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Today, for the last few weeks, in recent months, and for a few years, I have been feeling pretty down, but today in particular. I definitely don't have the same burning desire to be a nurse that some of my classmates seem to have, and, by getting absorbed into the field, I often feel that I am losing myself. I think I am pretty much immune to the "professional socialization" process that we are supposed to be going through, but I can become branded (in the western sense). Part of the reason I didn't pursue the medical field from the start is that I see it as a type of labor, like "hyper-plumbers." Nursing is even worse in that in addition to being defined by your labor, there are extremely strong societal associations and pressure for conformity. Although I'm sure most nursing instructors and organizers don't see it, their desire to create a highly defined professional profile actually puts a ceiling on the amount of respect they can garner as a profession from other professionals. Several of my nursing instructors like to repeat the fact that nursing is the public's "most trusted" profession. The connection they don't make is that people trust nurses because they think of nurses as robotic dispensers of safe medical care. The public doesn't trust uncertainty, ambiguity, and experimentation. They do trust nurses because when nurses tell them to eat a certain way, they never qualify their statements by discussing the state of nutritional science. For biologists, anthropologists, or philosophers, the qualification would be more true and useful.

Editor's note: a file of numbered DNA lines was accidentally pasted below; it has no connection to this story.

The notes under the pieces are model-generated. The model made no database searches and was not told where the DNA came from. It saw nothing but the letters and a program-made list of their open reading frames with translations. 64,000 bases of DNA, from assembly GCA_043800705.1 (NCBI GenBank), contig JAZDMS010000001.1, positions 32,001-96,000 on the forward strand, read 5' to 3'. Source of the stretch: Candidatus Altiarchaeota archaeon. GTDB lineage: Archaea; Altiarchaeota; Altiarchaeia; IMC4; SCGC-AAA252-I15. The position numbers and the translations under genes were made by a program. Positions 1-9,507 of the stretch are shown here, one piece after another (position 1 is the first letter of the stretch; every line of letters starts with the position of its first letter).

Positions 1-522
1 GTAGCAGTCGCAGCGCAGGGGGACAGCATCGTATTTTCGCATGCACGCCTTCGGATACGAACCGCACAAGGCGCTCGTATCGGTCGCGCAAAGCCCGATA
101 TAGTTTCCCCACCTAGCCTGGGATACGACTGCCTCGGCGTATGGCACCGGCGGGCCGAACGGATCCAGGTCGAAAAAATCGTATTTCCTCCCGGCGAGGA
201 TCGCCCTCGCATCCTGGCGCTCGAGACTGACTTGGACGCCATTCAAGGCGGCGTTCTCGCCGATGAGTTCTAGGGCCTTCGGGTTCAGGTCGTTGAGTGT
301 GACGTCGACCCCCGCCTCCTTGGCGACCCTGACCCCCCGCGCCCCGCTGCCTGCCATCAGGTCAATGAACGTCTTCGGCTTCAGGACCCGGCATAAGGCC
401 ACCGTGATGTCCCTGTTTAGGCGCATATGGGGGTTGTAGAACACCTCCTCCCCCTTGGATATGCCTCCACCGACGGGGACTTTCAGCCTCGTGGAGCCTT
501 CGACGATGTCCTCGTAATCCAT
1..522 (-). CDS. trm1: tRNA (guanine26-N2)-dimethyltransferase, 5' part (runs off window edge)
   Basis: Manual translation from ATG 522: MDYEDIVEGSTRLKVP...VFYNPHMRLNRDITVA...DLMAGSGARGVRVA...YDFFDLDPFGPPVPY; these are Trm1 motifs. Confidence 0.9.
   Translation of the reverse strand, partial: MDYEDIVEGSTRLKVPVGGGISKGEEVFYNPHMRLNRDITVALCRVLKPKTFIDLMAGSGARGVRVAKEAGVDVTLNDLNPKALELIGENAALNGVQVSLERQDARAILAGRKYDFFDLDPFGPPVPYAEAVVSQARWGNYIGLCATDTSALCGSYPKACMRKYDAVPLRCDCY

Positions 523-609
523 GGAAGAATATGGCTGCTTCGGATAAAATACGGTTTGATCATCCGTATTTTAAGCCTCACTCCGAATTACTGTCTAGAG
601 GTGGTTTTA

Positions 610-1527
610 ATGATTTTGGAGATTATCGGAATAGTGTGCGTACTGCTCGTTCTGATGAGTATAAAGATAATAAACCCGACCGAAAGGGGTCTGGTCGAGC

Anyhow, I was looking at Manolo's Shoeblog today, and he linked to this CD by one Philippe Jaroussky. As soon as I started listening to the samples, I was immediately transported back to myself. Yes, our lives are lived in the dirty, selective, unjust world of nature, but there is also a higher identity that comes from our internal lives. I may have to work in this uniformed, institutionalized, modern, conformist profession to make a living, but it is not who I am.